Like sushi, cappuccino and The Office, many ideas need to be foreign standards for a long time before Americans cotton to them. Such was the case in obstetrics with inhaled anesthetics for relief of labor pain. Use of nitrous oxide for analgesia during childbirth was first described by Dr. Stanislav Klikovich in Russia in 1881.1 Although inhalational N2O for parturients has been in wide use in the UK for well over 100 years, it was almost nonexistent in the United States until recently. In July 2013, the Pro-Nox Nitrous Oxide Delivery System was cleared by the FDA for sale in the United States and it is now readily available for American women.
The Pro-Nox Nitrous Oxide Delivery System is a patient-controlled inhaled analgesia system that delivers a 50% oxygen and 50% nitrous oxide mixture for the relief of pain and anxiety. While at first glance the system’s tanks and tubing give it the appearance of a miniature petrochemical refinery, the system is actually fairly simple and has several important safety features built in. First, the system is 100% pneumatically driven, which means that it is fully portable without the need for plug-ins and can be easily moved as needed. Second, it is designed with a single-patient-use circuit that attaches to an internal demand valve to ensure minimal risk of infection between patients. Third, it comes with a variety of options (such as an active or passive scavenger system or wall mounts) to accommodate different labor settings. And, most importantly, it has an automated safety shut-off system that prevents improper gas mixtures in the event that either the oxygen or nitrous oxide tanks are empty or fail.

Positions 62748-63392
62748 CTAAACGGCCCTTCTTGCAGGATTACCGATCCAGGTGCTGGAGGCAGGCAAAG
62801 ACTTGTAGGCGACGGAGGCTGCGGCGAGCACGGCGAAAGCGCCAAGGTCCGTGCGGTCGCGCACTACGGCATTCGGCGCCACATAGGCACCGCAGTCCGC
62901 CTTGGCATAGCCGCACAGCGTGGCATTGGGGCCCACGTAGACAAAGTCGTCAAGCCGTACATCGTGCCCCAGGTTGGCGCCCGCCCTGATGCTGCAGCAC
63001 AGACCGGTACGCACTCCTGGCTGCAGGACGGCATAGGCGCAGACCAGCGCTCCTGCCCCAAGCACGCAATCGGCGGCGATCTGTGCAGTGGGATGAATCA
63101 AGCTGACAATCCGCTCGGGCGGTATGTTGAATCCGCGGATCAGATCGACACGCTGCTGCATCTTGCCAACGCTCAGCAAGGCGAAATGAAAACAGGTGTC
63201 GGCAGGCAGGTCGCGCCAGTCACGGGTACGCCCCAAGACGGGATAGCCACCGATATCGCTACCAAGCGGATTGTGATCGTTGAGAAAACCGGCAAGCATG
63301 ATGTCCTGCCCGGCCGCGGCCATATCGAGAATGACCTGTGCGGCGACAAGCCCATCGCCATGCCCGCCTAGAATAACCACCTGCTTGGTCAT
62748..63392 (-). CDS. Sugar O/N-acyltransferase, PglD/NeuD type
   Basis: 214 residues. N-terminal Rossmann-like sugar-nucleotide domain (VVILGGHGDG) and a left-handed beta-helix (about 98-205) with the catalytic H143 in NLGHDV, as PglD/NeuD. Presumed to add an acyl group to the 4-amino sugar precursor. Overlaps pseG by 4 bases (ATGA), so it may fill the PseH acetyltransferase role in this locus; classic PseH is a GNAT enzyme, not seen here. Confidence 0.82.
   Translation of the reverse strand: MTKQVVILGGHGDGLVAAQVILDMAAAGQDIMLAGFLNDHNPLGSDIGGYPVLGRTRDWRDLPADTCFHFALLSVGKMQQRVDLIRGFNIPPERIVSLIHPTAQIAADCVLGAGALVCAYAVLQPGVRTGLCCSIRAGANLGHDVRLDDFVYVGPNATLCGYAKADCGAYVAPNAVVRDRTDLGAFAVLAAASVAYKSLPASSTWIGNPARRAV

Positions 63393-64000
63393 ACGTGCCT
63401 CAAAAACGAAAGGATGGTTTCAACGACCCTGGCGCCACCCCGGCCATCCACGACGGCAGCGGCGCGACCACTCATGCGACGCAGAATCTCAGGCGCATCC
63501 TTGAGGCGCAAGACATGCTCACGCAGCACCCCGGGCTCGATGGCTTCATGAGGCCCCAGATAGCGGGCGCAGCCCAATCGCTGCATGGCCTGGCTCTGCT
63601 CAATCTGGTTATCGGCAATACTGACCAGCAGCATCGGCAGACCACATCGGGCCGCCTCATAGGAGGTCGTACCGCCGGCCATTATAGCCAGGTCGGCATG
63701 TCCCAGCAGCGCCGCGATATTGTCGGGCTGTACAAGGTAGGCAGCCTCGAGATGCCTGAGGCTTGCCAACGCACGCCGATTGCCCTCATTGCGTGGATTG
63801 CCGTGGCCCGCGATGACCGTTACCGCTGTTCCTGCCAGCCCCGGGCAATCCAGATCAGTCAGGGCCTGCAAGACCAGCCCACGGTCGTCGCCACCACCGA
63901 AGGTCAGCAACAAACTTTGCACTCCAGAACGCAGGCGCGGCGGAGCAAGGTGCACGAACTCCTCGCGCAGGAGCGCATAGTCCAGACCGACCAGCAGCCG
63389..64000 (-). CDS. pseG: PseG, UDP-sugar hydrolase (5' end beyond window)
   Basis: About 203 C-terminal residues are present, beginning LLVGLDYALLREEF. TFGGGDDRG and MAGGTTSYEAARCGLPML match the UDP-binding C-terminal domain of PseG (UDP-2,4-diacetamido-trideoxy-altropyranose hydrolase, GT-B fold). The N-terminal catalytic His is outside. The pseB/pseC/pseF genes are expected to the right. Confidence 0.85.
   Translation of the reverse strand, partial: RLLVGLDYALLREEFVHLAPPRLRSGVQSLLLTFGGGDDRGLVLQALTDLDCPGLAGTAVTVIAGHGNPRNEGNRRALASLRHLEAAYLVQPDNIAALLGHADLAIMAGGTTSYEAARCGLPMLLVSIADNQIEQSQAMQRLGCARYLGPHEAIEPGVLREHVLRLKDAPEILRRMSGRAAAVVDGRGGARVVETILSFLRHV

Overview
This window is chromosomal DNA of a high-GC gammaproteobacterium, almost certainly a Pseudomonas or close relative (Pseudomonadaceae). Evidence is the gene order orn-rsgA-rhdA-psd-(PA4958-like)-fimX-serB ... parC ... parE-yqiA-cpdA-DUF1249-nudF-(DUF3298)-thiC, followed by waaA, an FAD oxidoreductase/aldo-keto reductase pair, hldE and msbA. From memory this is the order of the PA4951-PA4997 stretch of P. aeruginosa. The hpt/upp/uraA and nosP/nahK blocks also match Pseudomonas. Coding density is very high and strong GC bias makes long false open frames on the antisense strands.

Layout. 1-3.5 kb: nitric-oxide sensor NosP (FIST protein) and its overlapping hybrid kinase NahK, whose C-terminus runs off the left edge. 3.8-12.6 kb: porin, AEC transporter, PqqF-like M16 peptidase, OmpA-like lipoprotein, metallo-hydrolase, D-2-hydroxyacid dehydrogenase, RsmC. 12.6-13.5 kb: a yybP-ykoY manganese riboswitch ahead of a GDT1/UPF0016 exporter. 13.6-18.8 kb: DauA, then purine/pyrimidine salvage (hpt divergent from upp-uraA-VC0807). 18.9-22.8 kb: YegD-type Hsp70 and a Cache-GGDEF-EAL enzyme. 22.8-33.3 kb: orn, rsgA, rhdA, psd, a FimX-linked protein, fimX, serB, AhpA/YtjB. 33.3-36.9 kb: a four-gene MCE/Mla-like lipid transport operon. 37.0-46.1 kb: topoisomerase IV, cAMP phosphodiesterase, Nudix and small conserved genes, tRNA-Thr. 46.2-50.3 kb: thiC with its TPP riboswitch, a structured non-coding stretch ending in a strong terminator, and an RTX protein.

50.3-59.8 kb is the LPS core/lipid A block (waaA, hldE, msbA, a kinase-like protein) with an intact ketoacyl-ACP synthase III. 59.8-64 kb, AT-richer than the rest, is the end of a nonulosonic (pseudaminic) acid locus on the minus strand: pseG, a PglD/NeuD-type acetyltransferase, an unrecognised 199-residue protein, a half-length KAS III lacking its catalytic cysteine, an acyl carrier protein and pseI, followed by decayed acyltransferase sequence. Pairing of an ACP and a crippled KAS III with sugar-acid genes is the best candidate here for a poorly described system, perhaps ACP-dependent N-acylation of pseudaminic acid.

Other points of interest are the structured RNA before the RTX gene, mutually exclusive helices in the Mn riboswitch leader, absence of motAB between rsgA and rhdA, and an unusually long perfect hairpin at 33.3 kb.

In use on our labor floor, the Pro-Nox has pretty much been a winner. For the right patient, it is great and provides the labor analgesia option that we had been lacking (something between intravenous/intramuscular narcotics and an epidural). It is portable and easy to set up in cases such as the multip with active labor. It is safe and, it is effective for the right person. The only real complaints surround the tanks and valves, which can be persnickety to change over. But, the system is pretty gas-frugal so these changeovers are not too frequent.
It seems a bit awkward to call a technology introduced in 1881 innovative in 2015 but the people at CAREstream do deserve some “attaboys” for building a system that fits comfortably on a modern labor floor governed by rigorous patient-safety and Occupational Safety and Health Administration regulations. Although Pro-Nox is far from the first system to deliver nitrous oxide for analgesia, it has lowered the bar sufficiently to encourage universal use of this option in the United States.